The Founding Fathers’ Next Step
by Bevin Chu
September 04, 2006
A great part of that order which reigns among mankind is not the effect of government. It had its origin in the principles of society and the natural constitution of man. It existed prior to government, and would exist if the formality of government was abolished. The mutual dependence and reciprocal interest which man has upon man, and all parts of a civilized community upon each other, create that great chain of connection which holds it together. The landholder, the farmer, the manufacturer, the merchant, the tradesman, and every occupation, prospers by the aid which each receives from the other, and from the whole. Common interest regulates their concerns, and forms their laws; and the laws which common usage ordains, have a greater influence than the laws of government. In fine, society performs for itself almost every thing which is ascribed to government.
— Thomas Paine, from the Rights of Man
Read what Paine wrote. I mean really read what Paine wrote. “order … is not the effect of government … It existed prior to government, and would exist if the formality of government was abolished.”
“the laws which common usage ordains, have a greater influence than the laws of government … society performs for itself almost every thing which is ascribed to government.”
Let’s be sticklers for semantic precision. Anarchy means, literally, “no government.” Anarchy does not mean “chaos.” Anarchy does not mean “disorder.” Anarchy means merely “the absence of government.” Nothing more, nothing less.
As Paine pointed out, order existed prior to government, and would continue to exist even in the absence of government. As Paine pointed out, civil society can do for itself essentially everything that we credit to government. Sounds pretty damned anarchistic to me.
How does it sound to you?
Authoritarian conservatives in the GOP like to cast themselves as “defenders of traditional American values,” even as “champions of democracy.”
The problem with the authoritarian conservatives’ ahistorical spin control is that the “traditional American values,” i.e., the values held sacred by America’s Founding Fathers, were never authoritarian, conservative, or democratic.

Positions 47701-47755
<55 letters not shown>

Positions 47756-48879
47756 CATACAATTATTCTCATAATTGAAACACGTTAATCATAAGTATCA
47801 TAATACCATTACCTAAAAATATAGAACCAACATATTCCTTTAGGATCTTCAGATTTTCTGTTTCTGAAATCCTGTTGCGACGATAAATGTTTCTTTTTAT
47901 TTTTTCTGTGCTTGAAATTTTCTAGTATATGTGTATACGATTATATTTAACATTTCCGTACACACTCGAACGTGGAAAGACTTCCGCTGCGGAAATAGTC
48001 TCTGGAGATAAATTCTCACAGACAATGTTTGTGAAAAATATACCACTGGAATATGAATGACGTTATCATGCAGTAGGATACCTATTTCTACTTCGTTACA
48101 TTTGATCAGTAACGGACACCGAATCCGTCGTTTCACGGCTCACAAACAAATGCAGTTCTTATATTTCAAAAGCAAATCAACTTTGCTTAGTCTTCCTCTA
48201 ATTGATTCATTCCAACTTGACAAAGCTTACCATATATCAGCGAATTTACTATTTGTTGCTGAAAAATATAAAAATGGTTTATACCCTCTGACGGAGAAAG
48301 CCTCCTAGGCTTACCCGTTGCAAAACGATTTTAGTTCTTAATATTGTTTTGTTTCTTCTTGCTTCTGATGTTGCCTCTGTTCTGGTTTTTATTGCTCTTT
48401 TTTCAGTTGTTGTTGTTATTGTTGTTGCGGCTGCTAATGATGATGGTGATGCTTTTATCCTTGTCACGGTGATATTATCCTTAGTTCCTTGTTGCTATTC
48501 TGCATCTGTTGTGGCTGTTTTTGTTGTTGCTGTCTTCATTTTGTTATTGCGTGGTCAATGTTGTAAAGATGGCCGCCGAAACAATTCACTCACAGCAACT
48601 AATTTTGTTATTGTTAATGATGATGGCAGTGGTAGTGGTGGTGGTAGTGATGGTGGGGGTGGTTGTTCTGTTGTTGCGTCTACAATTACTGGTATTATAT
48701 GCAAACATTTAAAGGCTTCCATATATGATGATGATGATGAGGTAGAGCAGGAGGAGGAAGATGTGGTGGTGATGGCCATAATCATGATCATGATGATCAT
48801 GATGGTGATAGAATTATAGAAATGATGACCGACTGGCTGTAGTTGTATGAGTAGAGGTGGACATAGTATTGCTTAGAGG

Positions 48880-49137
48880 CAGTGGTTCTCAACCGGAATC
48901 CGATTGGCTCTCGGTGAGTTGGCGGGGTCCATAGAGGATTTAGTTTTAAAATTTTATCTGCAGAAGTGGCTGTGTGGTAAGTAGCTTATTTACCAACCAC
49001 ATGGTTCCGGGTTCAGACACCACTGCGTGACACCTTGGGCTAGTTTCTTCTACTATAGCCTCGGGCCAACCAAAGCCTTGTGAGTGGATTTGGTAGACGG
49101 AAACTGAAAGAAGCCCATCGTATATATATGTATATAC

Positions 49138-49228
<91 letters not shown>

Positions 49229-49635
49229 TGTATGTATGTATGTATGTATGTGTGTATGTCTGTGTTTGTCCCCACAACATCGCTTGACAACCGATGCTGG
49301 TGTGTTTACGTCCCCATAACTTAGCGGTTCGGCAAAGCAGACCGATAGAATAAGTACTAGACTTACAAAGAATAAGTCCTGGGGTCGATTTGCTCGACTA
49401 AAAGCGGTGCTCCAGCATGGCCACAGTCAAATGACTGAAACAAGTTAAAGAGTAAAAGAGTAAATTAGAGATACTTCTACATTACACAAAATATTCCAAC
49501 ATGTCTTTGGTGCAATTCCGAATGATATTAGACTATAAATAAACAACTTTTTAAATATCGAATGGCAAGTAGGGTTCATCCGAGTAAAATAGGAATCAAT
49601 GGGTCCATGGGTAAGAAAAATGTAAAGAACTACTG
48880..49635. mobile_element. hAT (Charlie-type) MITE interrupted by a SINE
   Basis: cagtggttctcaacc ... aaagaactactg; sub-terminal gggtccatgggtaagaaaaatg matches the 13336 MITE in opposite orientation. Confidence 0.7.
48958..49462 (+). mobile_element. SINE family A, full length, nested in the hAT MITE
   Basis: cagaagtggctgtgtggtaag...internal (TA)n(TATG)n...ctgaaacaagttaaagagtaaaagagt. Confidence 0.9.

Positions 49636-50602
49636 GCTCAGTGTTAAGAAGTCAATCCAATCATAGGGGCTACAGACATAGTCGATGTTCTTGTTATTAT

America’s Founding Fathers were free-thinking radicals whose values were anything but authoritarian, anything but conservative, anything but “democratic.” As the above quote from Founding Father Thomas Paine makes quite clear, America’s Founding Fathers were borderline anarchists.
Hell, forget the qualifier, “borderline.” They were anarchists.
America’s Founding Fathers settled for a constitutional republic only because they thought it was the most they could get away with. Had they been more familiar with the successful precedent of medieval Iceland and other anarchist societies, they would surely have authored a market anarchist constitution rather than a republican constitution.
Anyone who professes to champion the Founding Fathers’ “traditional American values” is obligated to first acknowledge what the Founding Fathers valued, before blindly declaring that they are “champions of democracy” and “Jeffersonian democrats.”
The Founding Fathers were not “champions of democracy.” They despised democracy, and considered it the worst political system ever devised.Benjamin Franklin, who said “Democracy is two wolves and a lamb voting on what to have for lunch. Liberty is a well-armed lamb contesting the vote!” was certainly no democrat. The Founding Fathers hoped that the structural safeguards embodied in a constitutional republic’s basic law, its constitution, would prevent the emergence of mob rule, i.e, democracy.
They were pessimistic about the long term efficacy of the safeguards they created.
As George Washington wrote in his Farewell Address of 1796,
“In offering to you, my countrymen, these counsels … I dare not hope … that they will … prevent our nation from running the course which has hitherto marked the destiny of nations.”
They were right to be pessimistic.
As we, their intellectual heirs have discovered, constitutional republics gradually degenerate into democracies, and democracies rapidly degenerate into dictatorships.
To wit, George W. Bush’s recent outburst before his cabinet members:
“Stop throwing the Constitution in my face, It’s just a goddamned piece of paper!”
Those of us who consider ourselves the Founding Fathers’ intellectual heirs, must take up where the Founding Fathers left off.
We must do what the Founding Fathers would be doing if they were alive to see what has been done to the great republic they founded, often in their name.
We must take the Founding Fathers’ underlying and overarching political agenda to its logical next step. We must popularize, and in the course of time, implement market anarchism.